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1997: The GNOME desktop starts. It, along with KDE, will become one of Linux's two most important desktops.
1998: Microsoft starts to target Linux. Eric S. Raymond, an early Linux and open-source leader, reveals the so-called Halloween Documents, which reveals that Microsoft takes Linux seriously as an enemy and starts to formulate its anti-open-source and Linux campaigns.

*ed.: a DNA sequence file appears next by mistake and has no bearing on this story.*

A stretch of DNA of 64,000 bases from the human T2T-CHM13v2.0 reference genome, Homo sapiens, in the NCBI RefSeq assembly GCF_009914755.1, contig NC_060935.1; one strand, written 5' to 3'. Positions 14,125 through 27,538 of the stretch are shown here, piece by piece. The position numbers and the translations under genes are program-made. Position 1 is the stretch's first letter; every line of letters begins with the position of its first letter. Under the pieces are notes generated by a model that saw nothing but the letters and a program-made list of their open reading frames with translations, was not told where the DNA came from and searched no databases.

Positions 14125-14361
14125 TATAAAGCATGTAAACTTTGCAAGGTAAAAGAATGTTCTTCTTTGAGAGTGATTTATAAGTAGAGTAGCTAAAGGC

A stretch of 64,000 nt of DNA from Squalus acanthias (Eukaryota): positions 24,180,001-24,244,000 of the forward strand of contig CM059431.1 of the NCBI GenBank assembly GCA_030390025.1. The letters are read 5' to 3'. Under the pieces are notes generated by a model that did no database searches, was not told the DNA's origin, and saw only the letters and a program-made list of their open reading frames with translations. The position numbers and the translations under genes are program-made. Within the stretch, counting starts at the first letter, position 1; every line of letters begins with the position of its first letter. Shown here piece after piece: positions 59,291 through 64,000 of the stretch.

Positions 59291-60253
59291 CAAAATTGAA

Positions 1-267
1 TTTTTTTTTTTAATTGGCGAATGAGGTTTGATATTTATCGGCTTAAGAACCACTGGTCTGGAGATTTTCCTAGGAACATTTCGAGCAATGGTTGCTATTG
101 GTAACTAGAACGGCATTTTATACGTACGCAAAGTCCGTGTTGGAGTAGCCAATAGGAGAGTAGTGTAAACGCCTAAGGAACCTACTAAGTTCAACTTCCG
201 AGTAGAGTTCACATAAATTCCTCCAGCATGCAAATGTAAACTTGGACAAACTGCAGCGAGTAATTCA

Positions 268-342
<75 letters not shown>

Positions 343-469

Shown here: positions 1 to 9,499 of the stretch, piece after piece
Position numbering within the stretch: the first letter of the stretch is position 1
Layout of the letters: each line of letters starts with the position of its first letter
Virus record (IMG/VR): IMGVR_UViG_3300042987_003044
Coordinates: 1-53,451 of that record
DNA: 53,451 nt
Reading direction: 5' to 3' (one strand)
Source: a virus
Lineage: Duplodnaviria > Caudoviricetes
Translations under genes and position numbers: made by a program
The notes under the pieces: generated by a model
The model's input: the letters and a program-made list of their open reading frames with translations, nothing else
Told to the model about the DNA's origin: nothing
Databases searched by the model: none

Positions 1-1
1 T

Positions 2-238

1999: Corel releases the first mainstream Linux desktop. While unsuccessful, it would set the path for other Linux desktop distributions, such as Ubuntu, to try to win the hearts and minds of non-technical desktop users.